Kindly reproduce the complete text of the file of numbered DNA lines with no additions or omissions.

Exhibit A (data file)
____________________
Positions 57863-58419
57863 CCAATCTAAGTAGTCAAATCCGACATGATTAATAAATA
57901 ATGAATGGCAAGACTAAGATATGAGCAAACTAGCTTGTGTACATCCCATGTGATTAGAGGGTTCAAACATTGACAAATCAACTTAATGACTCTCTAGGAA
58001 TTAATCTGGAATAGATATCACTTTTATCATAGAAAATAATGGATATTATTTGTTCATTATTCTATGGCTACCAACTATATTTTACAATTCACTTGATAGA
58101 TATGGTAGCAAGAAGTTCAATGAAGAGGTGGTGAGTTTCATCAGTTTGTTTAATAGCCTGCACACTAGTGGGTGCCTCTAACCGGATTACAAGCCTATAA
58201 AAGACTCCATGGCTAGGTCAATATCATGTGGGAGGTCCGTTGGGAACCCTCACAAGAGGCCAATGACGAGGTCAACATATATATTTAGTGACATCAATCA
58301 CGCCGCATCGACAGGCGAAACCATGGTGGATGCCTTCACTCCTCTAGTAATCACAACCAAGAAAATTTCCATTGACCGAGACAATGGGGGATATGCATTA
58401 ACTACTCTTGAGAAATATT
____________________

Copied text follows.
Positions 57863-58419
57863 CCAATCTAAGTAGTCAAATCCGACATGATTAATAAATA
57901 ATGAATGGCAAGACTAAGATATGAGCAAACTAGCTTGTGTACATCCCATGTGATTAGAGGGTTCAAACATTGACAAATCAACTTAATGACTCTCTAGGAA
58001 TTAATCTGGAATAGATATCACTTTTATCATAGAAAATAATGGATATTATTTGTTCATTATTCTATGGCTACCAACTATATTTTACAATTCACTTGATAGA
58101 TATGGTAGCAAGAAGTTCAATGAAGAGGTGGTGAGTTTCATCAGTTTGTTTAATAGCCTGCACACTAGTGGGTGCCTCTAACCGGATTACAAGCCTATAA
58201 AAGACTCCATGGCTAGGTCAATATCATGTGGGAGGTCCGTTGGGAACCCTCACAAGAGGCCAATGACGAGGTCAACATATATATTTAGTGACATCAATCA
58301 CGCCGCATCGACAGGCGAAACCATGGTGGATGCCTTCACTCCTCTAGTAATCACAACCAAGAAAATTTCCATTGACCGAGACAATGGGGGATATGCATTA
58401 ACTACTCTTGAGAAATATT